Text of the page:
Oprah Winfrey Settles Lawsuit

Oprah Winfrey has settled a defamation suit filed by a former headmistress of the talk show host's South African boarding school for young girls, lawyers for the two women said Tuesday.

Winfrey and Lerato Nomvuyo Mzamane met privately, "woman to woman" and resolved the dispute to "their mutual satisfaction," according to a statement released jointly by their attorneys.

"Ms. Winfrey testified in her deposition that she did not intend the implications placed on her words by the plaintiff. Ms. Mzamane testified in her deposition that she has no evidence that Ms. Winfrey knowingly made a false statement about her or entertained serious doubt about the truth of what she said. We are pleased both parties have reached a conclusion," the statement said.

VIDEO: The talk show host has settled the lawsuit with her former headmistress.Play
Oprah Avoids Trail, Settles With Headmistress

No monetary terms were mentioned in the statement.

The suit arose after students at the Oprah Winfrey Leadership Academy School accused one of the dorm matrons, Virginia Tiny Makgobo, of sexual abuse in 2007, according to court documents, prompting Winfrey and the school's executives to call in the authorities to investigate. Makgobo has pleaded not guilty, and her trial is ongoing in South Africa.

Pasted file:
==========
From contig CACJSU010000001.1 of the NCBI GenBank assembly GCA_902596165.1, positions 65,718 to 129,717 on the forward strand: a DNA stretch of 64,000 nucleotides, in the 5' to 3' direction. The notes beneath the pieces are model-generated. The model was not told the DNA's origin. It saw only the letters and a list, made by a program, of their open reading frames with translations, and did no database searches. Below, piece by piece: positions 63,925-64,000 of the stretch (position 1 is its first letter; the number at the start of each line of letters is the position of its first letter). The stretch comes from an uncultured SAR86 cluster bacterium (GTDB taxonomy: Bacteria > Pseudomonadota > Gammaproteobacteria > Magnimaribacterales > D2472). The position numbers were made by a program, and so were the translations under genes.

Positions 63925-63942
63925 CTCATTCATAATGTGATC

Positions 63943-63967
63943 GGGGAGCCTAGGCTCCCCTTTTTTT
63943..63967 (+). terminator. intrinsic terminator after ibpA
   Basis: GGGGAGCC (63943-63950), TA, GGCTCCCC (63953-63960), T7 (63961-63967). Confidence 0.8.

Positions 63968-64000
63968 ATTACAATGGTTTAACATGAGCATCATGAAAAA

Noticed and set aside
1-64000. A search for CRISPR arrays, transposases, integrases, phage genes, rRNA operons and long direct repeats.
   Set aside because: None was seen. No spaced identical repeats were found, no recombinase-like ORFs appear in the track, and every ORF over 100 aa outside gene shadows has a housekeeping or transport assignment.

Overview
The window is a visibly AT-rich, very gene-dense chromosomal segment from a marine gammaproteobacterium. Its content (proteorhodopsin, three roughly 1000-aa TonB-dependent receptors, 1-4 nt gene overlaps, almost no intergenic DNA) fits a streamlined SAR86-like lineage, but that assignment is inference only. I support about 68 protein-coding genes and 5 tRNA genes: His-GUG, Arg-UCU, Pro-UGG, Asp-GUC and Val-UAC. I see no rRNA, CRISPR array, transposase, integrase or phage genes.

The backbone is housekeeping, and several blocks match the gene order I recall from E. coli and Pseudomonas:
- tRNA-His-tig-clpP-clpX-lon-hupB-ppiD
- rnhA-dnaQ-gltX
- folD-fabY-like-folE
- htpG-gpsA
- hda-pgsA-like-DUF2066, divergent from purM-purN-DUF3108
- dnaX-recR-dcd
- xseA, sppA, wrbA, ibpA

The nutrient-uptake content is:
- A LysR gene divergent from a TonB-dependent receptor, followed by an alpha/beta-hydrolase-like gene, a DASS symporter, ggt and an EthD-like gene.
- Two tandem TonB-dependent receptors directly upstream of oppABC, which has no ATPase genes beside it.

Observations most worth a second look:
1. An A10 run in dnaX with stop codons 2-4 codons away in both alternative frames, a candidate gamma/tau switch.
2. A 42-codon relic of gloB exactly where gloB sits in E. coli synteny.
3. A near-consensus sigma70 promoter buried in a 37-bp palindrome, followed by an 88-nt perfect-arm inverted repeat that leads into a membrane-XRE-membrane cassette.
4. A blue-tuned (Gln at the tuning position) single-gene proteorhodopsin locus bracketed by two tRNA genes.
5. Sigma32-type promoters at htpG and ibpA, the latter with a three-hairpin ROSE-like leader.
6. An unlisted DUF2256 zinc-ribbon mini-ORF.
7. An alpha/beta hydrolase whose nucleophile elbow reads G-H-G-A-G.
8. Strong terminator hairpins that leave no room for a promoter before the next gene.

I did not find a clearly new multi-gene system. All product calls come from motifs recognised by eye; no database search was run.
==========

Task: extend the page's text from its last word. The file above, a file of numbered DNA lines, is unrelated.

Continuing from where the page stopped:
Following the allegations, Winfrey met with parents of the students, fired Mzamane as head of the school and held a press conference.

In her meeting with the parents, Winfrey is quoted in court documents as saying: "I'm going to find a new head of the academy for the school. ... Dorm parents are gone, [Mzamane] is gone."

Last week, U.S. District Judge Eduardo C. Robreno cleared the way for the suit, which was expected to begin March 29 in Philadelphia, saying Winfrey's statement suggested Mzamame had a role in the alleged mistreatment of the students, which would "clearly blacken plaintiff's reputation or injure her in her profession."

"Plaintiff submits that despite her unblemished record of professional employment, she was unable to obtain a position in the educational field from the time of Winfrey's public comments until August 2008. Furthermore, plaintiff asserts that she suffered personal humiliation and distress as a result of being wrongly associated with the misconduct at OWLAG due to Winfrey's comments," Robreno says.

Winfrey and Mzamane Settle Suit

In his 128-page opinion in the case, Robreno wrote that statements made by Winfrey at a November 2007 press conference were "capable of defamatory meaning."

The judge rejected arguments made by Winfrey's lawyers that the remarks were merely "expressions of opinion."

Winfrey was also quoted as saying she "lost confidence" in Mzamane's abilities as the school's headmistress, and that "any person" who had caused harm to any student would not be returning to the school.

"The average listener could interpret Winfrey's statement that she has 'lost confidence' in plaintiff's abilities, in conjunction with the preceding statement that 'any person that has caused harm' to the students would not be returning to OWLAG, to mean that plaintiff was not being retained due to the fact that she played some role in the 'harm' caused to the students," Robreno wrote.

Mzamane was seeking more than $250,000 in damages.

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